Sell, don’t sell – what Aurora decided

A few months ago, my business partner of 12 years, Claire, and I announced, to our team and clients, and then the outside world, that this agency wasn’t for sale. We’ve made a decision to stay independent as we believe we can make more of a difference for our clients without the hindrance of a parent company. This obviously bucks the typical ‘build and sell’ trend of independent agencies in the marketing communications sector.

We felt compelled to make an overt decision for a number of reasons. This included the need to quieten our peers (business-owning and salaried leaders alike) who kept asking us ‘when?’. We also needed to quash or commit to the decision for ourselves due to hearing stories from our friends who were in the midst of, or who were post, sale. A common narrative of cultural decimation and the odd post earn-out apocalypse. Many sellers also talk of restructures in their buying company impacting their earn out including the ‘lovely’ employed executive, who attracted them to sell in the first place getting a better job elsewhere and all the undocumented promises going out of the window.

The unanticipated

Having decided to be out of the selling game, nothing actually physically changed, however, the announcement generated five reactions I hadn’t anticipated would be so strong:

From our management team (many of whom had worked in other independent agencies that sold and had the scars to prove it): genuine happiness and praise for the decision

From our Aurora team: spontaneous whoops, applause and follow-up emails confirming their heart-felt commitment to the business – they felt working for an independent was better

From our clients: overwhelming supportive emails endorsing their belief in us – they knew that an independent agency offered them commitment and focus they couldn’t get elsewhere

From our independent network partners around the world: Lots of ‘Go Aurora’ and ‘Go GLOBALHealthPR’

For myself: no more thinking ‘what will the future owner think of this decision?’

Let me unpack this last outcome… our philosophy since launch, in October 2005, has been that: happy team + happy client = great work. That’s consistently guided us to the ‘right business decision for us’ rather than the ‘profitability-only’ based decision. We both stuck unwaveringly to this approach. However from time-to-time I’ve frequently thought, and occasionally voiced to my co-owning partner, the aforementioned question followed by cascades of thought ranging from: ‘too maverick?’ to ‘too soft?’, through too… too… I dunno… ‘too unlike an employed big agency network honcho’.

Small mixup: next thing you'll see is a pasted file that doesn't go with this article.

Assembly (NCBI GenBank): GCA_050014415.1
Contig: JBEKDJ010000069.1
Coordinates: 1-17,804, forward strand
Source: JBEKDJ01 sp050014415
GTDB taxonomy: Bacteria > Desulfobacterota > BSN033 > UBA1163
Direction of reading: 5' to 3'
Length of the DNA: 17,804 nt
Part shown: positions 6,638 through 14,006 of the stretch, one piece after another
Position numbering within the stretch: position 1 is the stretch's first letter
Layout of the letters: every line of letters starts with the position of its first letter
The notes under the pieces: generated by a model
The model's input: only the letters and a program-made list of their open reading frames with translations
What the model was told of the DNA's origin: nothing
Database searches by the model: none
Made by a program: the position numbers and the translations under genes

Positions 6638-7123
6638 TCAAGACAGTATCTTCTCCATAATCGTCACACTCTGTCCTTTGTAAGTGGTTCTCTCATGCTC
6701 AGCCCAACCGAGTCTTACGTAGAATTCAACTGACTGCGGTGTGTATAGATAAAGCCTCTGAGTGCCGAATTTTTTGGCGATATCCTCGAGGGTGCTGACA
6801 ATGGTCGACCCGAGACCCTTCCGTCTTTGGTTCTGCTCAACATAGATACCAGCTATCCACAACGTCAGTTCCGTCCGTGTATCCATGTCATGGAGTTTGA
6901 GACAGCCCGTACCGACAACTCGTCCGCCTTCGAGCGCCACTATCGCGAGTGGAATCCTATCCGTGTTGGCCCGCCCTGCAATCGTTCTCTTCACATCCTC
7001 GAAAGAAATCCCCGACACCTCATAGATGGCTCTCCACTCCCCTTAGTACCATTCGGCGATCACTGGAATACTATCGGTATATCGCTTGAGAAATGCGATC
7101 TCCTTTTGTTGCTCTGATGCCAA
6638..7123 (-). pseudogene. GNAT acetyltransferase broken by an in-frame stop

As we planned for the business back in the spring and summer of 2005 we did an exercise with the brilliant coach Sally Jackson. She asked us to write down ideas in response to the question: ‘what does Aurora look like a decade from now?’ Here are those squirreled away Post It’s…

I’m proud to say we built that agency. Aurora won the ‘agency of the year’ awards and as owners we’ve been recognised with trophies for our leadership in creating and sustaining that culture.

That makes me happy. We decided we wanted to keep Aurora firmly in our working futures.

So does not wanting to sell mean we’ve lost our business mojo? Far from it, we’ve built an agency that does great work, in what we believe is the right way. Now we want to innovate and do even more in the healthcare communications space.

So what’s your point Neil? Well let me tell you dear reader…

A) To the business owners out there I’d ask you: “Do you actually want to sell your business?”

As a very smart lady who grew her business and sold it told me: “Selling your business isn’t wrong Neil, but neither is it right. Just work out what’s right for you and Claire”. Being clear either way is bound to be beneficial and help you be single-minded and uncompromising in your ongoing decision making.

B) For budding entrepreneurs: consider whether you are building for sale or the long-game.  Proactively decide whether that amorphous future owner on your shoulder needs to remain or even take form in the first place.

For me it’s been unexpectedly liberating to exorcise that demon.

PS: numbering on Post-Its is the order of priority we assigned in 2005 (1 most important to Claire and I)

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